Background No systematic study on allergenicity of green gram seed proteins have been performed so far, although incidences of IgE-mediated reaction to green gram seedlings have been reported.
Objective We sought to investigate the allergenic potential of green gram, followed by identification and characterization of its relevant allergens using proteomic approaches.
Methods BALB/c mice were sensitized intraperitoneally with green gram proteins, and levels of specific Igs, Th2 cytokines, histamine, anaphylactic symptoms and histopathological responses were studied. Twelve naso-bronchial allergic patients with a history of sensitization to green gram were selected on the basis of positive skin prick test and elevated specific IgE levels. Green gram allergens were identified and characterized by their ability to endure pepsin, by IgE immunoblot of two-dimensional (2D) gels in combination with mass spectrometry and by bioinformatics approaches.
Results Increased specific IgE, IgG1, Th2 cytokine and histamine levels, high anaphylactic scores and histological changes in lungs and spleen of green gram crude protein extract-treated mice are indicative of its sensitization ability. Four proteins (molecular weights: 52, 50, 30 and 18 kDa) showed pepsin resistance and IgE-binding capability with sensitized human and mice sera. The four proteins tentatively named as Vig r2 (52 kDa, pI 5.7), Vig r3 (50 kDa, pI 5.8), Vig r4 (30 kDa, pI 6.6) and Vig r5 (18 kDa, pI 5.5) showed significant sequence similarity with known allergens of soybean, lentil, pea, lupin, etc. Mass spectrometric analysis identified Vig r2 as 8S globulin β-isoform precursor, Vig r3 as 8S globulin α-isoform precursor and Vig r4 as seed albumin.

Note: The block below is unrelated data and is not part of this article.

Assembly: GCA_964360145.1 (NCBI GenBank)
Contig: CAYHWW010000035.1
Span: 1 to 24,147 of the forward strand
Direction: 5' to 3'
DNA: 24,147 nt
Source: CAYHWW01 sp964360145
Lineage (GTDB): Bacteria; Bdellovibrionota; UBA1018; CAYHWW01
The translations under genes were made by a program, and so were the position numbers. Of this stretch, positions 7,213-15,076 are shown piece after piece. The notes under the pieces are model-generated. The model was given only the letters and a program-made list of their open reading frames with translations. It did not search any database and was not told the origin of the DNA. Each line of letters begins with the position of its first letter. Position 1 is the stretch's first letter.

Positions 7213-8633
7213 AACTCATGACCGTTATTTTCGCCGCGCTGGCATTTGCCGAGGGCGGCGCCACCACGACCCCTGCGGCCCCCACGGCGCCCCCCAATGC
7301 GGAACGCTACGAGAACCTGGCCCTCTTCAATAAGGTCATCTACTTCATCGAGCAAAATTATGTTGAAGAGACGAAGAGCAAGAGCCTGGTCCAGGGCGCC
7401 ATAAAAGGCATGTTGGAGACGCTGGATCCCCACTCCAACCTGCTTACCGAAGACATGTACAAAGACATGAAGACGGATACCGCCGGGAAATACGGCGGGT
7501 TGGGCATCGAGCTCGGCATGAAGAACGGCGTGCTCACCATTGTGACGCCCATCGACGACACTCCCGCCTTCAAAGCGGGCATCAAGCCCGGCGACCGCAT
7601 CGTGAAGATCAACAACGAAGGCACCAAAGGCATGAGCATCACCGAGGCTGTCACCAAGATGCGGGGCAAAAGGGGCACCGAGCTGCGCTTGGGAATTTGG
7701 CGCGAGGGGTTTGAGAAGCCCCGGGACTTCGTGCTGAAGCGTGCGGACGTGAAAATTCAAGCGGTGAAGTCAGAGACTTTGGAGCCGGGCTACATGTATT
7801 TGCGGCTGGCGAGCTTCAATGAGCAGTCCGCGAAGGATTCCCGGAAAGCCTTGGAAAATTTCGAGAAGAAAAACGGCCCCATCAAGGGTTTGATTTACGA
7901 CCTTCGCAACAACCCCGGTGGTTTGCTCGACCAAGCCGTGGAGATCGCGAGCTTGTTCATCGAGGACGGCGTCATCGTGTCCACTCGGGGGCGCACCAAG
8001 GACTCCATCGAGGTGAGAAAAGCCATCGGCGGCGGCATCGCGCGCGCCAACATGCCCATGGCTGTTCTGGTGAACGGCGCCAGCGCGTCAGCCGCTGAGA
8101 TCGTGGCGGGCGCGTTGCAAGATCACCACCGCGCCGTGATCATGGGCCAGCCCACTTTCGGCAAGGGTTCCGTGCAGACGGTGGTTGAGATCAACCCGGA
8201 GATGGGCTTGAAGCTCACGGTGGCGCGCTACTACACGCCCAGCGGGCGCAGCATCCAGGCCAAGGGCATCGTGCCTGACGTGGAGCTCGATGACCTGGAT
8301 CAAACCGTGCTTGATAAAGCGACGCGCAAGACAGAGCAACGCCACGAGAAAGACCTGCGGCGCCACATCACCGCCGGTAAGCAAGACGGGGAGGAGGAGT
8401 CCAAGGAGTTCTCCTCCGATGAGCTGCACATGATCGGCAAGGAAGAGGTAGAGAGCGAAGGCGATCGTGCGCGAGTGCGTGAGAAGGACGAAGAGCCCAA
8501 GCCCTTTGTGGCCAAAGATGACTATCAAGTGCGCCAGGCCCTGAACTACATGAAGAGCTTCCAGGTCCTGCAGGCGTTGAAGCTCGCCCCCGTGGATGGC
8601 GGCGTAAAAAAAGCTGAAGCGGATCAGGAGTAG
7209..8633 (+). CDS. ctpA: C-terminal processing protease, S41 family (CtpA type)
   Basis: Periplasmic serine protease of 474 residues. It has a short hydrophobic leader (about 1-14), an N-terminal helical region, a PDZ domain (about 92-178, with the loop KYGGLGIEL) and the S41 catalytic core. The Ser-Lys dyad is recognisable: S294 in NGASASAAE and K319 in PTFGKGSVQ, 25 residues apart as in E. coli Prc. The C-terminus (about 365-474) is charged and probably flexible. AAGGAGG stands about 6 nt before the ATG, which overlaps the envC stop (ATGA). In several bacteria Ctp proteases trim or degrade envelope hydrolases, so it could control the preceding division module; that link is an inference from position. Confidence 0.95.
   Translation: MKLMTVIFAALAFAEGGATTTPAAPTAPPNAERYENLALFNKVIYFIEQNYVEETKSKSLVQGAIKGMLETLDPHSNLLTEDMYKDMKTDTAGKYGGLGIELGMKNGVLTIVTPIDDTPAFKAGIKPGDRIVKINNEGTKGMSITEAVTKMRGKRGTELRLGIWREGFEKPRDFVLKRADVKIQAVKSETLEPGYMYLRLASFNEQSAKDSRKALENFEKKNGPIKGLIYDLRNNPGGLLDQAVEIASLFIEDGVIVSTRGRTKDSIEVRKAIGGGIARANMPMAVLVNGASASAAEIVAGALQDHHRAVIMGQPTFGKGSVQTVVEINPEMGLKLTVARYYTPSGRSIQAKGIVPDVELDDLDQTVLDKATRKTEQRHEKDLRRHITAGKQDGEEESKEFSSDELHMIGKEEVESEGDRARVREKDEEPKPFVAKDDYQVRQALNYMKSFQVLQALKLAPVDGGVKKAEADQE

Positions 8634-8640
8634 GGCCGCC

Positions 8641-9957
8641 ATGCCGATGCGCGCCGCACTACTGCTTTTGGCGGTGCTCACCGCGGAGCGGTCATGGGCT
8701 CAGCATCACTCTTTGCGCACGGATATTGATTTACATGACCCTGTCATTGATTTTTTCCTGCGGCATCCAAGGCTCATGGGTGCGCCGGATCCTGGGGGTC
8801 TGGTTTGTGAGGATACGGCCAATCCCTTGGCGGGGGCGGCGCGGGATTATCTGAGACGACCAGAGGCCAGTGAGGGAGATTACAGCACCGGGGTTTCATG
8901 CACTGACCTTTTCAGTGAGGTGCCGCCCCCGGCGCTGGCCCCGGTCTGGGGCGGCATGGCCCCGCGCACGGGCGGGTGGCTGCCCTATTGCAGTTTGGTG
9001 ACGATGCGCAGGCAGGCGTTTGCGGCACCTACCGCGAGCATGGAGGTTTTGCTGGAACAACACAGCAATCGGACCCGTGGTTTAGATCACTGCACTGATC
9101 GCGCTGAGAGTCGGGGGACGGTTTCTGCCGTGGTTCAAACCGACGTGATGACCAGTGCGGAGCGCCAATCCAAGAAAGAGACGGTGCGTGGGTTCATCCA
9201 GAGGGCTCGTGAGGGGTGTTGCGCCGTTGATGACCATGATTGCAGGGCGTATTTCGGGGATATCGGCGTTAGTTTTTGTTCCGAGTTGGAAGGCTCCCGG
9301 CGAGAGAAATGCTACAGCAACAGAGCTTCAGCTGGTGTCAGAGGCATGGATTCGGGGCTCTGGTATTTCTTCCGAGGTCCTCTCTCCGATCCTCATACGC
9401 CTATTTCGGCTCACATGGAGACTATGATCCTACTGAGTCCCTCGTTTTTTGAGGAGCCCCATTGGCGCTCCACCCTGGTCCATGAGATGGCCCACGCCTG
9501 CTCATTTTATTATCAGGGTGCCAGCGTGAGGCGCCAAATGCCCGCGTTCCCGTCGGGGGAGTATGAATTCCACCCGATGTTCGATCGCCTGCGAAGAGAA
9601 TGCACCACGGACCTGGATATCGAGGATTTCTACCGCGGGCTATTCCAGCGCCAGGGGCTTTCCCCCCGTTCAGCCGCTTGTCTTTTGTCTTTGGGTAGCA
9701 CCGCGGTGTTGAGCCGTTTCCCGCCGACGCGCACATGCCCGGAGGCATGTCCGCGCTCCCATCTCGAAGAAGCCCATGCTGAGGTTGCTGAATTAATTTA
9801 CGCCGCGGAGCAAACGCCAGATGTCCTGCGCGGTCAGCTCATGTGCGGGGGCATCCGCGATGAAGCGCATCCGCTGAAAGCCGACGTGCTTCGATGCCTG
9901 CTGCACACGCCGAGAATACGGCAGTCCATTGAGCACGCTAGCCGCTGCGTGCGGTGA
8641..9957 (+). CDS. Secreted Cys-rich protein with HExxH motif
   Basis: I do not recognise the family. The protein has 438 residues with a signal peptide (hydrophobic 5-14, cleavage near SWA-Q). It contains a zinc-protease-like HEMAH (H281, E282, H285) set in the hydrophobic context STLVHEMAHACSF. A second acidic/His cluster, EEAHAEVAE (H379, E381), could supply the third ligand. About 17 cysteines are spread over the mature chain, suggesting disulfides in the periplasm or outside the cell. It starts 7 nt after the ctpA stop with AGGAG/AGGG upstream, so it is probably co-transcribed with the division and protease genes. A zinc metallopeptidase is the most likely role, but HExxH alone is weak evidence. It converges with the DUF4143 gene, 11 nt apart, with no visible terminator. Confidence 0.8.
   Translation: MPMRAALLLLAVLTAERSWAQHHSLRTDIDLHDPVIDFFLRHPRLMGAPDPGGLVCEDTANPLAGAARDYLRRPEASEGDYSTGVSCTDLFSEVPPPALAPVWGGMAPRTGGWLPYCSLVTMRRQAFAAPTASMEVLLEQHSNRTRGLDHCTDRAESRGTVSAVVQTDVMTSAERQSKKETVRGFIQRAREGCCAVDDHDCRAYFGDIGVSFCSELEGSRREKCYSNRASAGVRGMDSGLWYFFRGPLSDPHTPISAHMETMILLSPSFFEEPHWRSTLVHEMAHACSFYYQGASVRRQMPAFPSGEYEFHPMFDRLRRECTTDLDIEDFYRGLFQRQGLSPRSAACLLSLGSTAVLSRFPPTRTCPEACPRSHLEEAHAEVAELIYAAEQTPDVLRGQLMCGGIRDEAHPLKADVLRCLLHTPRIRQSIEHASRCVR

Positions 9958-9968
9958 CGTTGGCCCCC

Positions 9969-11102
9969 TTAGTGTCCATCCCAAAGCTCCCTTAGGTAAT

Conclusion and Clinical Relevance Green gram seeds contain at least four clinically relevant allergenic proteins, namely Vig r2, Vig r3, Vig r4 and Vig r5 that were capable of inducing strong IgE-mediated reactions. One of the most important steps towards diagnostic and therapeutic approaches to deal effectively with food allergy is continued identification of newer food allergens and their characterization. The significance of this study can be enormous as the data generated may work as basic biology data in developing a green gram species modified genetically that may have reduced allergenicity.
Cite this as: A. Misra, R. Kumar, V. Mishra, B. P. Chaudhari, S. Raisuddin, M. Das and P. D. Dwivedi, Clinical & Experimental Allergy, 2011 (41) 1157–1168.